Digital credit is instant, automated, and remote, providing borrowers with quick access to short-term loans. The relative ease with which providers can reach the mass market has profound implications for the future of financial services. The potential for financial inclusion is unprecedented. However, it is up to all financial sector stakeholders to ensure that digital credit is beneficial to borrowers.
During the first half of 2019, MSC was commissioned by SPTF and the Smart Campaign to undertake a comprehensive study on the current state of digital credit in Kenya. This study revealed:
- Across Kenya, 16.4 million loans have been disbursed digitally since the launch of the first digital credit offering seven years ago. In the past two years alone, the number of digital loans issued has approximately doubled;
- Between 2016 and 2018, 86% of the loans that Kenyans took were digital in nature, which reflects the increasing popularity and the pervasiveness of this channel;
- While the sector has seen almost 50 fintechs enter the field in the past four years, bank- and MNO-facilitated products still dominate the market and amount to 97% of the supply;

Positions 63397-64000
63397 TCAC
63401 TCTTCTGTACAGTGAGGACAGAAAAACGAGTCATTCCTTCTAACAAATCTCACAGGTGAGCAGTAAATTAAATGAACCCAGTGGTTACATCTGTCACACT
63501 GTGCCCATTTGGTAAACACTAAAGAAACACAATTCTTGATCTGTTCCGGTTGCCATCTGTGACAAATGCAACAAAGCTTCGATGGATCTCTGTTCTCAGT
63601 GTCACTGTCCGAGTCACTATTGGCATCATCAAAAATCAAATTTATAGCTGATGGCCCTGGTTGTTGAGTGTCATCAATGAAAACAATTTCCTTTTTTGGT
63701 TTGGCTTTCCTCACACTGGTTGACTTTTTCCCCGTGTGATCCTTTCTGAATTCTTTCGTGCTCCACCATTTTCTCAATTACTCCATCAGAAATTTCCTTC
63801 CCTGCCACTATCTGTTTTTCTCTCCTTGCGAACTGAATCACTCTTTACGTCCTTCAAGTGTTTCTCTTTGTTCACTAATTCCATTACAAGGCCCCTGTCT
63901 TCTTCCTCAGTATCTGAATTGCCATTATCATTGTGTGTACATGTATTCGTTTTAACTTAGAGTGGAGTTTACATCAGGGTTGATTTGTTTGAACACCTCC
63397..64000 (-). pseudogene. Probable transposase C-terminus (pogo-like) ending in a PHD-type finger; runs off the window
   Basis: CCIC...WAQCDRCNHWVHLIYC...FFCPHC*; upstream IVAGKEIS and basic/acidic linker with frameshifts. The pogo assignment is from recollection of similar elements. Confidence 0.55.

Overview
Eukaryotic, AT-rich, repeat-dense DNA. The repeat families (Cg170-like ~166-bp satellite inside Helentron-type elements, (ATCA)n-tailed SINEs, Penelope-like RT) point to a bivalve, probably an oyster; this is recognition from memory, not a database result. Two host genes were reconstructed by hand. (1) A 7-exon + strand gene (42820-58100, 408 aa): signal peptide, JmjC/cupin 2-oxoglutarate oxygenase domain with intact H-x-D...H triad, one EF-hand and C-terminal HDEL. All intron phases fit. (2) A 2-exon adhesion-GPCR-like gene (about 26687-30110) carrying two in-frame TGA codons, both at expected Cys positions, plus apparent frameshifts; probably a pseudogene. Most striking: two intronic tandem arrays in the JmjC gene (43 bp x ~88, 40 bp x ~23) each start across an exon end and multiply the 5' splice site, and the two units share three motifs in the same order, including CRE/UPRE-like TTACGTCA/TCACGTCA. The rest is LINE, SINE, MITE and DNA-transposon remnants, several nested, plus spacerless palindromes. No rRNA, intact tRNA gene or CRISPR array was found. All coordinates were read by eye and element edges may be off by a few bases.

- Among borrowers in Kenya, 2.2 million individuals have non-performing loans for digital loans taken between 2016 and 2018. About half (49%) of the digital credit borrowers with non-performing loans have outstanding balances of less than USD 10.
Based on MSC’s comprehensive study of the state of the digital credit landscape in Kenya (2019), highlighted some positive signs and some persistent problems, as well as opportunities to improve products and consumer protection.
It highlights the core challenges, emerging concerns and also goes further to formulate recommendations for both regulators and suppliers to make the delivery of digital credit more responsible and customer-centric.